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12 Advice From Business Gurus To Young And Aspiring Entrepreneurs

12 Advice From Business Gurus To Young And Aspiring Entrepreneurs

While it may seem that most entrepreneurs become successful without any help, this is not usually the case. You can learn a lot from a mentor, but it may take a while to find just the right person. For now, here are some tips from top business gurus that will help steer you in the right direction.

1. Get Over Your Fears

Every entrepreneur is scared, but if none of them got over their fears, there would be no small businesses in the world. Arianna Huffington has been quoted as saying that she finds fearlessness to be a muscle, and the more it is exercised, the stronger it is. The more you face your fears, the stronger you will be.

2. Give Yourself Challenges

Richard Branson may have never finished university, but he lives his education, and considers his life to be an extended university education. He learns something every day, and so can you. Even the little things you learn can be extremely valuable, both in your everyday life and for your small business.

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3. Love what You Do

You need to enjoy running your business, and to do that, you need to love what you do. Steve Jobs says that if you don’t truly believe in what you are doing, you are never going to be completely satisfied in your life. For instance, you may want to write novels, or sell digital products online that you have created. Do what you love, and you will love what you do.

4. Plan Your Financing

Getting financing for a small business isn’t always the easiest task in the world, so you need to create a plan for raising capital. Richard Harroch said, “It’s almost always harder to raise capital than you thought it would be, and it always takes longer. So plan for that.”

5. Be Willing to Take Risks

You never know if something is going to work unless you try. If it doesn’t work, learn from it and try something else. Never stop taking risks, because you will never know what you could actually be doing. Jeff Bezos says that he wouldn’t regret failure, but he would regret not trying, because that is an even bigger failure.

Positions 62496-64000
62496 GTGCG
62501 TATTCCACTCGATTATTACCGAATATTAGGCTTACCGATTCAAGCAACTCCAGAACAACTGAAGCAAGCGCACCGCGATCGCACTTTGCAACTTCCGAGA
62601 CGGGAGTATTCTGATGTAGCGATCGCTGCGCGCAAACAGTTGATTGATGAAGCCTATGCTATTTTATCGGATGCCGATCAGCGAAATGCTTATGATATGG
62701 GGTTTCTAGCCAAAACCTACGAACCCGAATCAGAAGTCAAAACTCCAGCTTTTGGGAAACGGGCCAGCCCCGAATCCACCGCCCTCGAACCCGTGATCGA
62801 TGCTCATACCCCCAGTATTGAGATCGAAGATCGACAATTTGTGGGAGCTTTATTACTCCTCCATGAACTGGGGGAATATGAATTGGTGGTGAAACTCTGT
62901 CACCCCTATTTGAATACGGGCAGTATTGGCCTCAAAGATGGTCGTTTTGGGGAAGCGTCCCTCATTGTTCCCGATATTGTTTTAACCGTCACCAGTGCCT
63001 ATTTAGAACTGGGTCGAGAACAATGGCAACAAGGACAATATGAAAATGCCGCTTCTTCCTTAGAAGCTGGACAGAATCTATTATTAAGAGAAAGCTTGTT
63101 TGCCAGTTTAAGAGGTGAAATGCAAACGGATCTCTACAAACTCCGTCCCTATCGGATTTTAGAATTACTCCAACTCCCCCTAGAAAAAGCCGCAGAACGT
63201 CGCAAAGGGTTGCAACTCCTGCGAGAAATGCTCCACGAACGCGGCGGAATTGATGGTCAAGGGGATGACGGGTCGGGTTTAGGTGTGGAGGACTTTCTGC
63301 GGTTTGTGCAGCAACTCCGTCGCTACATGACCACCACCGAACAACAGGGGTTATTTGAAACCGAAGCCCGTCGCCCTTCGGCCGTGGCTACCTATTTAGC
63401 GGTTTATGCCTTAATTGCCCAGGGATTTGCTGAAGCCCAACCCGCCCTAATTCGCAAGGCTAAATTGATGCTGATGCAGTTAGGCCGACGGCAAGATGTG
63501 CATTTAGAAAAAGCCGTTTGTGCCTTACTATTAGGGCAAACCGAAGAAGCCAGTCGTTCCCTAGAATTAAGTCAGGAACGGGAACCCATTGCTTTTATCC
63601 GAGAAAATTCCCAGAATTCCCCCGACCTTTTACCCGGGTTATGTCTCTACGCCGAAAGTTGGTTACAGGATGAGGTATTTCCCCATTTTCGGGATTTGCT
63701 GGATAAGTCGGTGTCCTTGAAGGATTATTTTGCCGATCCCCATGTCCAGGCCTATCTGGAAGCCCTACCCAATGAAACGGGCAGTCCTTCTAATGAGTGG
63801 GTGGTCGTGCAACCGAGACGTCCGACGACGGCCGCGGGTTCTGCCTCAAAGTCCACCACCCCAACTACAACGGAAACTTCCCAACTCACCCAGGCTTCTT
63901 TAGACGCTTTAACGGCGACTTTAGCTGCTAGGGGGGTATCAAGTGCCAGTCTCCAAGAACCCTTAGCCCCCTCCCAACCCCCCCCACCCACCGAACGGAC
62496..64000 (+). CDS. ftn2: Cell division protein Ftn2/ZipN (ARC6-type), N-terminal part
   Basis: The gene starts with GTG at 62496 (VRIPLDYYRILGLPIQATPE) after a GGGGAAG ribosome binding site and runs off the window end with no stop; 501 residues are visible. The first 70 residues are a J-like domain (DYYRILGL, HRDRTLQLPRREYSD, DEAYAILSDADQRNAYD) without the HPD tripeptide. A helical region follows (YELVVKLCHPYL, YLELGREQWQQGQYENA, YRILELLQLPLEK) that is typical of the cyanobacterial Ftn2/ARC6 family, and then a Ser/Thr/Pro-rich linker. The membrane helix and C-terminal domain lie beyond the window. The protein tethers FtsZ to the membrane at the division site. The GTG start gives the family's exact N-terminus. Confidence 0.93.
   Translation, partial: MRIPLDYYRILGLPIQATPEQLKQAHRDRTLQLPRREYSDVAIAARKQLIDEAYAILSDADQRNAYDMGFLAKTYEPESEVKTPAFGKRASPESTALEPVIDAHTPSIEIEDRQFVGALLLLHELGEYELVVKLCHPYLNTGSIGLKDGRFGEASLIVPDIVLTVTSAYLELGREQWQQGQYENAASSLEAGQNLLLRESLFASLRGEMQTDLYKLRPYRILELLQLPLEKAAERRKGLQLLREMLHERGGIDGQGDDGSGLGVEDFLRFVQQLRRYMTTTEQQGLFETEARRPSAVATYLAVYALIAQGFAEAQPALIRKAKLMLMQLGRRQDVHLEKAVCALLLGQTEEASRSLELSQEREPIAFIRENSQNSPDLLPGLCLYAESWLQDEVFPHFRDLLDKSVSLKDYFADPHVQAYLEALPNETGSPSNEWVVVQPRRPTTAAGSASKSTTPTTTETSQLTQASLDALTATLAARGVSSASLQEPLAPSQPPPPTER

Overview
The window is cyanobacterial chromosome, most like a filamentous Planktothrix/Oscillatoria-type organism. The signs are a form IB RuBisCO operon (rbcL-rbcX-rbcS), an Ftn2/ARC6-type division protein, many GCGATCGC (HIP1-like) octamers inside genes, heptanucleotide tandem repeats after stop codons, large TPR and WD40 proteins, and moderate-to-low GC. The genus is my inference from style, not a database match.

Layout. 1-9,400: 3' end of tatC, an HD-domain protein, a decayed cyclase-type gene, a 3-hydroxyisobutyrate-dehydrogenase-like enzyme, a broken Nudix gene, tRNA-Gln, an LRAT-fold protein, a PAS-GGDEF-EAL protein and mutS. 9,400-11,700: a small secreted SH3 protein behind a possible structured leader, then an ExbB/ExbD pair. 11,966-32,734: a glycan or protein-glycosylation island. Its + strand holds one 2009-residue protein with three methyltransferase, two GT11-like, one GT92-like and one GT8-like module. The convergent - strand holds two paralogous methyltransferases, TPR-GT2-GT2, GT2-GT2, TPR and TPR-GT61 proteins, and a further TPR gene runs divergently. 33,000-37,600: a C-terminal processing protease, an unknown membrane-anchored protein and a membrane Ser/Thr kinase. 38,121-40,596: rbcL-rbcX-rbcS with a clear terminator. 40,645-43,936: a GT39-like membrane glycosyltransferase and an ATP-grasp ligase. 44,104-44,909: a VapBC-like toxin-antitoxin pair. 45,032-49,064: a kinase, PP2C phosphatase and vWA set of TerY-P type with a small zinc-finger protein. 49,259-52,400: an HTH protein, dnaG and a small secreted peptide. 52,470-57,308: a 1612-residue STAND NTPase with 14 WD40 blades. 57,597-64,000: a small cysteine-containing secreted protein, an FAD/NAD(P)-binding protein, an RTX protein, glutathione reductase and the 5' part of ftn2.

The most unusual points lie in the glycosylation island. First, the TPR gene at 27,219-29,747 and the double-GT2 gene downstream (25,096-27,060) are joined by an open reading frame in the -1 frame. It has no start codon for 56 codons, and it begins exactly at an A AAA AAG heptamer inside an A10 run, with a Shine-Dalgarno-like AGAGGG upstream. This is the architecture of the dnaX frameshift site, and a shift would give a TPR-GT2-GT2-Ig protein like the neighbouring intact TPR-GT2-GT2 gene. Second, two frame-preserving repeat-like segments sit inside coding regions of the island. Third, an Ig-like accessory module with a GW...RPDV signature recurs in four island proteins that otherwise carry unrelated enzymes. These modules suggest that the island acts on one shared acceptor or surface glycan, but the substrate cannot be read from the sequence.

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6. Know what You Want

You need to have a vision, and know exactly what you want. That way, you have something important to work towards. David Karp, founder and CEO of Tumblr, says that an entrepreneur is a person who has a vision and who wants to see that vision come to life. The clearer your vision is, the better able you will be to see it and see what you have to do to make it happen.

7. Listen to Complaints

You aren’t always going to do things right, and your customers will let you know when you aren’t doing things right. Listen to them, and learn from their complaints. Bill Gates has said that your “most unhappy customers are your greatest source of learning.” They can teach you what you are doing wrong and help you to succeed.

8. Learn from Your Mistakes

You can learn a lot from your mistakes, as well as from the mistakes of others. In fact, many successful entrepreneurs will tell you that your mistakes are your best teacher, as long as you are learning from your mistakes.

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9. Take Action

If you don’t do anything with your ideas, you aren’t going to be as successful as you want to be. Walt Disney said that the “easiest way to get started is to quit talking and start doing”. These are wise words that you should include in your mantra.

10. Put In Your Time

Your business isn’t going to be a success overnight. You need to work hard, and put in a lot of hours to be successful. Steve Jobs once said, “If you look closely, most overnight successes took a long time”. Truer words were never spoken.

11.Set Goals

You need to know the goals you want to achieve, and set them. Remind yourself every day about your goals, and each time you do so, jot down a way that you can reach those goals. Ryan Allis said that when you have the end in mind, you are sure to be working toward it daily.

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12. Understand Your Customers